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Sharia Law in America?

April 28, 2015 Leave a comment

At a recent annual meeting of the NRA, group spokesman Steve Tarani claimed that “a friend” of his, whom he refused to name, claimed that the city of Dearborn, Michigan; has been effectively taken over by Muslim extremists who have instituted Sharia law in the city. His friend who is a member of Detroit’s SWAT team said that there were areas of the city that they do not go, because it is so hostile to non-Muslims. The story of course is bullshit. First off even if we grant that this “friend” exists, of course Detroit SWAT would never go into Dearborn, it is outside of their jurisdiction. Detroit SWAT has no place in Dearborn, the entire country outside of the Detroit municipality is a “no-go zone.” Secondly, the story is incredibly dubious when we consider that on October 28 of 2013, the National Report claimed that the city of Dearborn officially adopted Sharia Law…but the National Report is a satire website. That didn’t stop several right wing news agencies from running with the story as though it were the truth.

Obviously the story is being told to scare people. The NRA has changed in the last decade moving further and further into becoming an organization that is surpassed by the John Birch Society and Alex Jones into paranoid conspiracism. The whole point is to tell the people of their group that the government has just given up on defending them and instead allowed a group of religious zealots to take over an entire city.

If there was a city in Michigan, or anywhere in this country for that matter, that did legislate laws that were exclusive to a particular religion I would want those laws repealed. The law should not be in the business of favoring one religion over another with respect to approving ecclesiastical interpretations that serve the public good in no way. We even have a specific rule and more than 200 years of court cases that back up this separation.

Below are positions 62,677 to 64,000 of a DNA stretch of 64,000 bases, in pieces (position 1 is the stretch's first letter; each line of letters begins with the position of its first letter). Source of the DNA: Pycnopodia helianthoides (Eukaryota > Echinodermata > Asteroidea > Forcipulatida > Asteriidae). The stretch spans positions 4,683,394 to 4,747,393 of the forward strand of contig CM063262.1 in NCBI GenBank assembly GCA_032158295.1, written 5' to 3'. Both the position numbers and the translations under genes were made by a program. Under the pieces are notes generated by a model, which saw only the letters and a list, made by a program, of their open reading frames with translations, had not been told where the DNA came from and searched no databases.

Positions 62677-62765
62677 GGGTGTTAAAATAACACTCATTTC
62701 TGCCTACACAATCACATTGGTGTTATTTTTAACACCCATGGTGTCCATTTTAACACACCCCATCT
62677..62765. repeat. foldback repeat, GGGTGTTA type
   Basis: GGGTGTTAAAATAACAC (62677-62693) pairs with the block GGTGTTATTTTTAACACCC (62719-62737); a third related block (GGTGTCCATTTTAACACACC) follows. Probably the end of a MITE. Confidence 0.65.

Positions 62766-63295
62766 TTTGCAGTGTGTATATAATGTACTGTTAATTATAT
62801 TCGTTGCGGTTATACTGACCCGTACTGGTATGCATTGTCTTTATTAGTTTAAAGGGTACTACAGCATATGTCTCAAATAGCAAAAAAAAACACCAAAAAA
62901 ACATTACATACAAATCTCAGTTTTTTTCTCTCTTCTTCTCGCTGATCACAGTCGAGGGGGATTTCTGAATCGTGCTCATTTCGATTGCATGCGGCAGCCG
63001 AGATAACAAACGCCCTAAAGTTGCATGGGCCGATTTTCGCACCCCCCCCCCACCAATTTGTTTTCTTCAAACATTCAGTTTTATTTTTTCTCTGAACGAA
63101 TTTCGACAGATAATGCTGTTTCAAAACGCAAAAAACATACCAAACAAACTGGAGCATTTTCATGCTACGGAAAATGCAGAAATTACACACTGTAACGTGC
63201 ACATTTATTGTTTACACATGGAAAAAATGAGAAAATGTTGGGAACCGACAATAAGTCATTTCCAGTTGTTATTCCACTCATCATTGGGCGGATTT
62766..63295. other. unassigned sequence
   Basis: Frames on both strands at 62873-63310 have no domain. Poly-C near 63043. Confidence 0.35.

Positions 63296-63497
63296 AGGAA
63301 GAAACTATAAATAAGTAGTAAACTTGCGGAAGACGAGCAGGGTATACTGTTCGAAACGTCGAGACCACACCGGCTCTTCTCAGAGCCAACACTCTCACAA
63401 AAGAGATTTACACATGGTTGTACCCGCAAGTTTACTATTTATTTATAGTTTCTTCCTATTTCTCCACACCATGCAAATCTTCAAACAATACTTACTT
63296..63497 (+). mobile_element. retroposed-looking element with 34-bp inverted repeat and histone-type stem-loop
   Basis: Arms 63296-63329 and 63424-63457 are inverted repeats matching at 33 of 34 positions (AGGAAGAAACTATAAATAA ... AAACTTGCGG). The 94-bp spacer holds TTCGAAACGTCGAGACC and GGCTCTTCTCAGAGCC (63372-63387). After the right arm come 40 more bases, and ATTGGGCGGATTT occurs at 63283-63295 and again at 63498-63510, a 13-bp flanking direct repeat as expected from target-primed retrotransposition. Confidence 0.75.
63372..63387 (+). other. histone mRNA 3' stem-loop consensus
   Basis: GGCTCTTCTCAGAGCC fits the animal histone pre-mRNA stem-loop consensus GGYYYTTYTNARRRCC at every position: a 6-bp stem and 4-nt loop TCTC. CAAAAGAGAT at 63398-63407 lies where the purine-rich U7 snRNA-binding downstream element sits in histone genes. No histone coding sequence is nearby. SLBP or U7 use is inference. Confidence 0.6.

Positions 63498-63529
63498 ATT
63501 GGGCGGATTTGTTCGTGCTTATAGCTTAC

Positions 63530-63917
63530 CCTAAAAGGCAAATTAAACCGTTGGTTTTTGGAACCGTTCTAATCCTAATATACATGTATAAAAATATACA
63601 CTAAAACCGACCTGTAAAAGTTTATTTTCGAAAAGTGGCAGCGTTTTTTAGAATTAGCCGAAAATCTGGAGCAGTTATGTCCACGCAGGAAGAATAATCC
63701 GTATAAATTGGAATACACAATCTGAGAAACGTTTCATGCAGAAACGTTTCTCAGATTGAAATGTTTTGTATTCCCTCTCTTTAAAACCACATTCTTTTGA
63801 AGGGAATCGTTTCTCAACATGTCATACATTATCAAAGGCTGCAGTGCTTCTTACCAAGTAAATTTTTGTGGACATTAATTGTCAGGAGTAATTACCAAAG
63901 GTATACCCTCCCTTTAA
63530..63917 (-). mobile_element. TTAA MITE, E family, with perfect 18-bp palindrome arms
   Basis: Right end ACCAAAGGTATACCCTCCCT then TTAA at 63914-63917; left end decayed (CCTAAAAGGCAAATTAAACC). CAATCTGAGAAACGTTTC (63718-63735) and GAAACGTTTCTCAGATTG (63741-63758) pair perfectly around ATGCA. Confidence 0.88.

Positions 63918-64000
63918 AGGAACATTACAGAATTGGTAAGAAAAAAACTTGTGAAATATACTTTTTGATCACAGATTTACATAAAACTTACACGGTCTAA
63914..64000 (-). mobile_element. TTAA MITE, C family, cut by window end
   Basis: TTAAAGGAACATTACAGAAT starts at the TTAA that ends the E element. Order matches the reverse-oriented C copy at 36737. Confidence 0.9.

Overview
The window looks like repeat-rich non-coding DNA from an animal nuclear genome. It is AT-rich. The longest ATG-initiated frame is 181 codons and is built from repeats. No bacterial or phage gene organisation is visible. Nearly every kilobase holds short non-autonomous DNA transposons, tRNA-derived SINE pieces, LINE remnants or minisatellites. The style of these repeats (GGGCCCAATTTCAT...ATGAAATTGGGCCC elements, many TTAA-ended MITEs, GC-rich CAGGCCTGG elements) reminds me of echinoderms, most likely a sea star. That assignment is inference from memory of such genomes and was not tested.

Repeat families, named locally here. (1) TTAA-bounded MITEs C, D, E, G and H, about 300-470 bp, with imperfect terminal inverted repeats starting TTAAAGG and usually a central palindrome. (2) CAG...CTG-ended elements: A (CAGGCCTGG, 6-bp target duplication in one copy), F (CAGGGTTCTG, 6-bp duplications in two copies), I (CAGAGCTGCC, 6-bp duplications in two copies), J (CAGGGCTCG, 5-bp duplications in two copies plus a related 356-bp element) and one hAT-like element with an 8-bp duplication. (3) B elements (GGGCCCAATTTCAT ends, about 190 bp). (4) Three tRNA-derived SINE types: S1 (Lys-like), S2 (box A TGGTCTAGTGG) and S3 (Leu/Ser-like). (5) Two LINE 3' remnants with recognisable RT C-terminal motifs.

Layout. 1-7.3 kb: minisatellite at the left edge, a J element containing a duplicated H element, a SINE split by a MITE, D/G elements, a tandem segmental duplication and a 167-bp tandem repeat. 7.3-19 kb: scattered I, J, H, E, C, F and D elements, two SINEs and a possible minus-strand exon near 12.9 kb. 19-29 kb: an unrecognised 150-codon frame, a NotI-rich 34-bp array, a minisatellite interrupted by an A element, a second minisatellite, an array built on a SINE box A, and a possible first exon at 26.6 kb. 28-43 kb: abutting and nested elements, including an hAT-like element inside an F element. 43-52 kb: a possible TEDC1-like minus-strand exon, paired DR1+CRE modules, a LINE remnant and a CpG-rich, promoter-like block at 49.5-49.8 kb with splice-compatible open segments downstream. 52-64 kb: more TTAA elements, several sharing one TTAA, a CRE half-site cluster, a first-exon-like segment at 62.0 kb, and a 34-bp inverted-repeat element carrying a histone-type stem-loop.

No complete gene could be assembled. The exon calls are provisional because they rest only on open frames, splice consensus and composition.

Yet, despite these rules, we have these religious totalitarian rules that don’t have any place in the modern age. Take for instance the concept of “dry counties.” These are areas of the country where entire areas ban the sale of alcohol because of a weird interpretation of Christianity. There are around 500 of these areas throughout the country, including the county in which the Jack Daniel’s Whiskey distillery is located. In the 21st century, right now, there are areas where there is such a strict control by religious authorities that they literally ban the sale of a thing that they see as sinful. Yet the same people that are afraid of Sharia Law being somehow instituted in this country have effectively been supporting a law which those who would institute Sharia Law would support.

I don’t want to say that we should force people to drink alcohol. If you don’t want to drink, don’t drink. How is that not the solution to the problem of the “devil rum.” Why not just let the free market take care of it. I doubt that a bar could stay open in a county populated by Mormons, Southern Baptists, or strict Muslims; but instituting the law only forces other people to obey the rules of a belief system they do not adhere to. The difference between banning alcohol because of Christianity or banning alcohol because of Sharia is no different except in accidental details.